This is another San Francisco “epicurean hot spot” that’s easy to visit and enjoy. (Do note that its day and night-time vibes are as different as, well, night and day, especially on the weekends.) When you stroll around San Francisco’s North Beach neighborhood during daylight hours, you may feel as if you’ve been magically transported to Italy. While the number of Italian-Americans living there has decreased substantially over the last 30 years, many Italian restaurants, cafes and bakeries still line the neighborhood’s Columbus Avenue and Washington Square area. You can’t miss the neighborhood’s imposing Sts. Peter and Paul Church (where Joe DiMaggio and Marilyn Monroe had wedding photos taken after marrying at San Francisco City Hall), and be sure to check out Caffe Trieste, where Francis Ford Coppola wrote the Godfather III script. They roast their own coffee on the premises, so be sure to have a cup of coffee, too, while you’re there. (You can read more about North Beach and the next two neighborhoods discussed below in our San Francisco Neighborhoods article.)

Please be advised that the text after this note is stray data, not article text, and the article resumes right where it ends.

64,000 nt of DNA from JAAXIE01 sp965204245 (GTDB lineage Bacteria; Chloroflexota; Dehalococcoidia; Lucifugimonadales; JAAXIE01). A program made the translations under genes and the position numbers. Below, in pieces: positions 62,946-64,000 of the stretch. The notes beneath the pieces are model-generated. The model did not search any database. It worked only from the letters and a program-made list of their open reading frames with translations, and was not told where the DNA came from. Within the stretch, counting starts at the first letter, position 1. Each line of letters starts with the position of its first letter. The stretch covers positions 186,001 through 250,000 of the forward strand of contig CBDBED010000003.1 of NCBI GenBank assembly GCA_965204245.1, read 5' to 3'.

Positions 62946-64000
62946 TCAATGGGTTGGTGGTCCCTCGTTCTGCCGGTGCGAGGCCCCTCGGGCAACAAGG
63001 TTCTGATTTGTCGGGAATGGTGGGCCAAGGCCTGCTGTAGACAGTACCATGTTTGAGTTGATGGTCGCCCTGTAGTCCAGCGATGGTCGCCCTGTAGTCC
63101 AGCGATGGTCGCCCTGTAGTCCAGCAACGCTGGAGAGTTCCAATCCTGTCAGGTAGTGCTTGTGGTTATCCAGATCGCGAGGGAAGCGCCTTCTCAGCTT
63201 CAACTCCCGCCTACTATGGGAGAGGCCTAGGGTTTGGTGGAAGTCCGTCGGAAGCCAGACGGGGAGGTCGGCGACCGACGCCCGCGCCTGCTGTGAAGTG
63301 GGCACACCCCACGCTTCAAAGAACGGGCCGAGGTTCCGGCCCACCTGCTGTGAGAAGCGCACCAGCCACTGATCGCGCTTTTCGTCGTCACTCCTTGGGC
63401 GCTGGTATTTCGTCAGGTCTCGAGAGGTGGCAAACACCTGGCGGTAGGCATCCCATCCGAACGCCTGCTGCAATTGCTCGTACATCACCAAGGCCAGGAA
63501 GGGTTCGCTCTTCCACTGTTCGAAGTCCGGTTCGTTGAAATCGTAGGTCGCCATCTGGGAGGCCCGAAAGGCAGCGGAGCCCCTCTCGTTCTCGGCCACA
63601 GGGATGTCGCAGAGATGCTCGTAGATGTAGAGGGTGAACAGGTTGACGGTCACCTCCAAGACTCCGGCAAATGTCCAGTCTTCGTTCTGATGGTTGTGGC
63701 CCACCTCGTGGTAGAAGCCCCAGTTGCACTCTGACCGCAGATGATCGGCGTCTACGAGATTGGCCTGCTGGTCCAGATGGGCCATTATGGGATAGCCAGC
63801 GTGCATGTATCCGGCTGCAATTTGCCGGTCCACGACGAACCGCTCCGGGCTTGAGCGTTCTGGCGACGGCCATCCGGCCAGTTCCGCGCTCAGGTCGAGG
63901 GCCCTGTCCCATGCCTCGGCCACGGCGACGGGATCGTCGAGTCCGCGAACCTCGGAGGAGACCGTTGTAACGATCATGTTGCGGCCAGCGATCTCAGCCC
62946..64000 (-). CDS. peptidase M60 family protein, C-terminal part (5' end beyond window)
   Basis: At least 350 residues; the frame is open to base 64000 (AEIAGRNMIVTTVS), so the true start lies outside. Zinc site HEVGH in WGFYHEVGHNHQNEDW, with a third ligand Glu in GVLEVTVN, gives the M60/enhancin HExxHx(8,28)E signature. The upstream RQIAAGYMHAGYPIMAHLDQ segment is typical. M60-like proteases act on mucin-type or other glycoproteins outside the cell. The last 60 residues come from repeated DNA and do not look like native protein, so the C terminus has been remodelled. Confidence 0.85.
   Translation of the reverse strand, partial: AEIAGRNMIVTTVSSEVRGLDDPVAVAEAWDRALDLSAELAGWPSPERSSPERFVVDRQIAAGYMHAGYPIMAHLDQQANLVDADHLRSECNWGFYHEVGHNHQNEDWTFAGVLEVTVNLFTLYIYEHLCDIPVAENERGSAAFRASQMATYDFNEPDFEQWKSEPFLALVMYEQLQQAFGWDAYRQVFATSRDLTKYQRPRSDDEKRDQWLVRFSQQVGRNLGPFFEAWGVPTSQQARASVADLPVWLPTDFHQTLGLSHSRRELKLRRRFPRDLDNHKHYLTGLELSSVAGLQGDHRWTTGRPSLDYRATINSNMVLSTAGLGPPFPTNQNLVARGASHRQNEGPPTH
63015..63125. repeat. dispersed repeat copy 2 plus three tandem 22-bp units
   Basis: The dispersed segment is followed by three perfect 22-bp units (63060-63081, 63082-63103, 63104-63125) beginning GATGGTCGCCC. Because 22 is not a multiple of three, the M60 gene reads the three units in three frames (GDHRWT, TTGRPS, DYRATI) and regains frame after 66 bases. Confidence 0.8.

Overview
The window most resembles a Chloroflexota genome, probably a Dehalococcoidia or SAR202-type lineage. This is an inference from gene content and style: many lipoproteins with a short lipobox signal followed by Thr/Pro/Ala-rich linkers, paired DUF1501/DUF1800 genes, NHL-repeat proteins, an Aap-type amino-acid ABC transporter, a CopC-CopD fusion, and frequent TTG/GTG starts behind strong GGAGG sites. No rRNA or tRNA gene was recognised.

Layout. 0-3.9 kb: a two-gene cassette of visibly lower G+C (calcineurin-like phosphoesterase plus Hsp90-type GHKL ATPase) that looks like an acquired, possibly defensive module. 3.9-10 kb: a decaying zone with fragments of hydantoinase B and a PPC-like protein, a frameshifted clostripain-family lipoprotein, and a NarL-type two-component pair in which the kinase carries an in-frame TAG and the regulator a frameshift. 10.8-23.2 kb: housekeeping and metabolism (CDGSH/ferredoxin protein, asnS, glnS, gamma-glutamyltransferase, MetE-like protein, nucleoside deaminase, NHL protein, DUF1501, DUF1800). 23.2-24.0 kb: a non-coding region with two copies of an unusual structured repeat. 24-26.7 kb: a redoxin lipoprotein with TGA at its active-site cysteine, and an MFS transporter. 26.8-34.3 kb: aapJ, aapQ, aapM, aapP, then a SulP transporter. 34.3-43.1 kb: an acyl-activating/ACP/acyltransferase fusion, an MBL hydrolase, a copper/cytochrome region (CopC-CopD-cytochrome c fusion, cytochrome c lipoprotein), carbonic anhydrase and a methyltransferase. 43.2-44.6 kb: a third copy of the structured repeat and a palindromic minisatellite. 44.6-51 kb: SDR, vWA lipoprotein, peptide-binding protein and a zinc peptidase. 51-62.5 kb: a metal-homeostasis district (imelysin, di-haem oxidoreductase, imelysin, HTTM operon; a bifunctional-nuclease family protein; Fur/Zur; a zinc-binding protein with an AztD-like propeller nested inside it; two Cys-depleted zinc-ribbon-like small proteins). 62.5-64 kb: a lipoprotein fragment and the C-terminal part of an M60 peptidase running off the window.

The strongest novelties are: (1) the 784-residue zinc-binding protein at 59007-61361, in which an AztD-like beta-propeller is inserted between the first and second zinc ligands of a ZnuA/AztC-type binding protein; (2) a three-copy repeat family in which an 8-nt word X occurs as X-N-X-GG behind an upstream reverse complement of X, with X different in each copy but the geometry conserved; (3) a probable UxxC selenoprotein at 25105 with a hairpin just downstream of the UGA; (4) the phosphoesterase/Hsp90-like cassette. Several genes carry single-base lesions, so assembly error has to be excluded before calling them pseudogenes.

San Francisco’s Chinese enclave is fascinating and, for some, a bit overwhelming at the same time. In addition to serving as home to one of the largest Chinese communities outside of Asia, San Francisco’s most densely populated neighborhood (and one of the most densely populated areas in the United States) is also a major tourist attraction. It can be crowded, to be sure, but its tantalizing flavors and aromas just as surely invite your visit and then linger in your memory. Saturday is probably Chinatown’s busiest day, when you’ll find a bevy of produce and live markets lining Stockton Street between Columbus and Broadway during the afternoon. Whatever the day, there are plenty of restaurants – offering everything from delicate dim sum and classic Cantonese cooking to spicy Szechuan dishes and traditional rice porridge. (Don’t miss the video of a Chinatown fortune cookie maker at our San Francisco Neighborhoods article.) Foodies will probably want to stop in The Wok Shop to peruse the vast assortment of Asian-kitchen implements and accessories – everything from steamers to clay pots to tea sets and more!